Abstract: The aim of the present study was to gain a better understanding of the content characteristics that make online consumer reviews a useful source of consumer information. To this end, we content analyzed reviews of experience and search products posted on Amazon.com (N = 400). The insights derived from this content analysis were linked with the proportion of ‘useful’ votes that reviews received from fellow consumers. The results show that content characteristics are paramount to understanding the perceived usefulness of reviews. Specifically, argumentation (density and diversity) served as a significant predictor of perceived usefulness, as did review valence although this latter effect was contingent on the type of product (search or experience) being evaluated in reviews. The presence of expertise claims appeared to be weakly related to the perceived usefulness of reviews. The broader theoretical, methodological and practical implications of these findings are discussed.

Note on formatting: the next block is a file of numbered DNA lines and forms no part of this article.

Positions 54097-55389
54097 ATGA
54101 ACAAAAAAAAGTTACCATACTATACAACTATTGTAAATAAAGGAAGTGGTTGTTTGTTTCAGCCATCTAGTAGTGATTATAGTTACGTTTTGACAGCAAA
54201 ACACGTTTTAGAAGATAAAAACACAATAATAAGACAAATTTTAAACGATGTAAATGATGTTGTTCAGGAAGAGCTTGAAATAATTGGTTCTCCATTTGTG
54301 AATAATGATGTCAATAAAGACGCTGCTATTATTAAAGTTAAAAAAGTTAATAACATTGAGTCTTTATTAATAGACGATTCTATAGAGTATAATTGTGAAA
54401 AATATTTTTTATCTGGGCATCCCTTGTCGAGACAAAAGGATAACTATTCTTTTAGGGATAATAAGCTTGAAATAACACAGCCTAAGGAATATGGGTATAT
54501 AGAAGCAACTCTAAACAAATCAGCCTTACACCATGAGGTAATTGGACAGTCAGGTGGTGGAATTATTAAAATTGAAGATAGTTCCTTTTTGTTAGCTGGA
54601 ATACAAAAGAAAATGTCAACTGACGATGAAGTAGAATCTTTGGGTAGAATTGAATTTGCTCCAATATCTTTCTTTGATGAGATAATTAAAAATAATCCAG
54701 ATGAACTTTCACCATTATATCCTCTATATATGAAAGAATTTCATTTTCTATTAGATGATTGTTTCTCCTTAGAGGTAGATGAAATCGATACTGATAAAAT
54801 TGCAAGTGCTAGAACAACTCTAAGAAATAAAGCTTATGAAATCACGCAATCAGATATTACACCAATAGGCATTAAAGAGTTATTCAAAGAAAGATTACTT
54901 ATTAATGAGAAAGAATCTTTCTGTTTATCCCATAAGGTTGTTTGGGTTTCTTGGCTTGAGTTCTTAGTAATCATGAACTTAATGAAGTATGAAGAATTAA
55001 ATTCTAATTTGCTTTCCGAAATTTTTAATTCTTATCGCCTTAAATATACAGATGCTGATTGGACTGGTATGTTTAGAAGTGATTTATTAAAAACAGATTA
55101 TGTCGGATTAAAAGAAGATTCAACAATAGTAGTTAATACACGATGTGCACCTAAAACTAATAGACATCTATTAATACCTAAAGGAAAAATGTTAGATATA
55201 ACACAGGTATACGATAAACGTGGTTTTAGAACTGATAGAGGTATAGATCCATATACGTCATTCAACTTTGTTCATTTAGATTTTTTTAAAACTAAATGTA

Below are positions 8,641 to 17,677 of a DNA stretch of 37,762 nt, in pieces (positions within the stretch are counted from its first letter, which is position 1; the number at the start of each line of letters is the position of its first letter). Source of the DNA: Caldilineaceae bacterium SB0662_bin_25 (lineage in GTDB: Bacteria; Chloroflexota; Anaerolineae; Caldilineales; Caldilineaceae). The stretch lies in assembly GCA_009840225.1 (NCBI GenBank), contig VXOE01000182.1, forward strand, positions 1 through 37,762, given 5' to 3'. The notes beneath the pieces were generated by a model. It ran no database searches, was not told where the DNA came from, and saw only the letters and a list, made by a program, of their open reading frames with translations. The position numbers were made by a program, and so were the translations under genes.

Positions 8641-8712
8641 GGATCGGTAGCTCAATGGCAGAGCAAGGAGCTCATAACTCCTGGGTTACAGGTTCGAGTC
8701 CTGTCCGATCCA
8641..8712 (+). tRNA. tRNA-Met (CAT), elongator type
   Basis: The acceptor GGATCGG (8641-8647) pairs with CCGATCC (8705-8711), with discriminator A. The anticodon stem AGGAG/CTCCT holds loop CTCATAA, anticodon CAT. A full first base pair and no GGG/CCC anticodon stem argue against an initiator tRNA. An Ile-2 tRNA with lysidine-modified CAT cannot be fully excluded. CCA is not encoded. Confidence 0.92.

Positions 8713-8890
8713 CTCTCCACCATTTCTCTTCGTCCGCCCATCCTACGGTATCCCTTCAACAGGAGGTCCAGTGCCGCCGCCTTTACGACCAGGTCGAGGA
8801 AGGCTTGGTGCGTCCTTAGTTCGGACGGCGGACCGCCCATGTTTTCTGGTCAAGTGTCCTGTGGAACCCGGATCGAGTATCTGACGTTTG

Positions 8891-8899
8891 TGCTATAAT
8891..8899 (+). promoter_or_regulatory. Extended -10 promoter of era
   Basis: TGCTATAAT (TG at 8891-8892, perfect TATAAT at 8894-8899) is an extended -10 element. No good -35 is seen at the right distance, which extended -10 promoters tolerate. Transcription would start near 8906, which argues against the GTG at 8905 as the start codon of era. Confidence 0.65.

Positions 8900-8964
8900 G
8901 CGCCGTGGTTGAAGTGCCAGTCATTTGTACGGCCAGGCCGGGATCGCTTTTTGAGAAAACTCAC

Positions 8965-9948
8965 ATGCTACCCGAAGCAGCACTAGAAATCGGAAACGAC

Keywords: online consumer reviews, electronic word of mouth, content characteristics, content analysis